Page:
Last Updated on 12th August 2022
Paul T Davies reviews For Queen and Country at the Drill Hall as part of the Edinburgh Festival Fringe.
For Queen and Country
Drill Hall, Army at the Fringe.
This is one of the most extraordinary and important stories you will be told in this year’s Fringe Festival. Army at the Fringe is a remarkable institution that supports creativity at the heart of the armed forces, and they have nurtured gold here. It’s the true story of Denis Rake, an openly gay man, who was drafted into Churchill’s Special Operations Executive and worked as a drag queen in a nightclub in occupied Paris during the war. He worked as a wireless operator in the thick of the Nazi invasion, and, among his jewels and bracelets, he has a Military C seeross .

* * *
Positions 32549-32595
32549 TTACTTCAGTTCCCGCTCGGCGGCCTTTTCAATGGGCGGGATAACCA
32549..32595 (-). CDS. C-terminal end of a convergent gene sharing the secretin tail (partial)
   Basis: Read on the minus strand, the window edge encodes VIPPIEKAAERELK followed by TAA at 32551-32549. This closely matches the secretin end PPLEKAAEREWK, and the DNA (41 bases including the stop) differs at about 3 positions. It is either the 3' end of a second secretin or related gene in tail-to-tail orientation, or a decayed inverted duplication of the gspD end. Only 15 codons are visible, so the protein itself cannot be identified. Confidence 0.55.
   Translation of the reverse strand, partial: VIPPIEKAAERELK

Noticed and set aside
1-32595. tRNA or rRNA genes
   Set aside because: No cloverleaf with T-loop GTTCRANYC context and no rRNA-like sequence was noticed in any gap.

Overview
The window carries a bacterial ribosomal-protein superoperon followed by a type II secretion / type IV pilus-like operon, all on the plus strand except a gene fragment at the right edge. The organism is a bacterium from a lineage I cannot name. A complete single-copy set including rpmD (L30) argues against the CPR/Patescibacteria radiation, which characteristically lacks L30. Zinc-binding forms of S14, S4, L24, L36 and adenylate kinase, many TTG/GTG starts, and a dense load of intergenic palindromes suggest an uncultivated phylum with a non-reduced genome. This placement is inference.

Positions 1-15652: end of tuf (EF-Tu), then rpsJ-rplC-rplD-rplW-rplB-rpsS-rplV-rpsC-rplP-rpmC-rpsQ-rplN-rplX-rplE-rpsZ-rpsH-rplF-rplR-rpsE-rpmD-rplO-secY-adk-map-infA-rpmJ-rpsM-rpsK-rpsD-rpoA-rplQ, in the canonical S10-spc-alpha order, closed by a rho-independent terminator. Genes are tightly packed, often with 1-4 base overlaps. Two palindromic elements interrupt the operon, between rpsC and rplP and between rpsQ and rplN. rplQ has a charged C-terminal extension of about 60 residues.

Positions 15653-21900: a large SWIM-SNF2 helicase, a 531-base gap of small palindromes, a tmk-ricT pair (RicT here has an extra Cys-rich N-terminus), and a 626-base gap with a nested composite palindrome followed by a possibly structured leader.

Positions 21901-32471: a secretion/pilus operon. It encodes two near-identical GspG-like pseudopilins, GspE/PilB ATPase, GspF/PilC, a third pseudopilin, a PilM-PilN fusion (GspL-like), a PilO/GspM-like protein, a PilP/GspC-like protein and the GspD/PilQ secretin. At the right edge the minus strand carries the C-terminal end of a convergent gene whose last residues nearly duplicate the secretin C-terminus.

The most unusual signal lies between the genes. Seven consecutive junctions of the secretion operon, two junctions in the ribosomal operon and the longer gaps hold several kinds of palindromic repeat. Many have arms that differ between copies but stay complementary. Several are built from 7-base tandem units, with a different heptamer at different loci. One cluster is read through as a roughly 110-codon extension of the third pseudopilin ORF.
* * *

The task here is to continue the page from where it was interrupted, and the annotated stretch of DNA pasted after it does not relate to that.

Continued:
Writer Paul Stone has used Denis’s military records to draft a tender, respectful and beautifully restrained play that is brought to life with camp splendour by performer Neil Summerville. He is nuanced, not just when he is being risque, but also when he speaks of his love, killed during operations, and perhaps of less fulfilling post war years. It was fine for him to be his true self when winning the war, perhaps not so afterwards when he endured multiple operations to try and ease the damage done by torture.
Aided by songs from the period, with lyrics changed to suit the Mess Hall and convey his true feelings, this is a hugely affecting piece. The interest being raised by his story means that, I think, we’ll be hearing more of Major Denis Rake.